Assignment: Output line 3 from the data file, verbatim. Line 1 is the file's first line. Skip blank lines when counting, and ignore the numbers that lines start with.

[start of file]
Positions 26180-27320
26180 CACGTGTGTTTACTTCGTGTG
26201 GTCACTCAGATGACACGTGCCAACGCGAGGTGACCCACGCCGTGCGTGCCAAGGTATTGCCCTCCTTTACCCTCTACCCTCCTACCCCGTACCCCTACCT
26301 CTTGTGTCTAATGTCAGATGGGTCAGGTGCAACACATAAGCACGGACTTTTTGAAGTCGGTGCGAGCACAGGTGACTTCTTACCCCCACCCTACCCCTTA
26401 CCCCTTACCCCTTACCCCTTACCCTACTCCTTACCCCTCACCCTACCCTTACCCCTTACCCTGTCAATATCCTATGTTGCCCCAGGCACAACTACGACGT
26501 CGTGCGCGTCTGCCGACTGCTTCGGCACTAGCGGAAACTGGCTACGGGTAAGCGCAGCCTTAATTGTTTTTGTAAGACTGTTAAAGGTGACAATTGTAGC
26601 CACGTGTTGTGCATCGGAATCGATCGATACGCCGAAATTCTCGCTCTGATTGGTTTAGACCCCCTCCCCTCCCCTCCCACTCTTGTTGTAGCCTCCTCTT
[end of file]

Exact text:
26201 GTCACTCAGATGACACGTGCCAACGCGAGGTGACCCACGCCGTGCGTGCCAAGGTATTGCCCTCCTTTACCCTCTACCCTCCTACCCCGTACCCCTACCT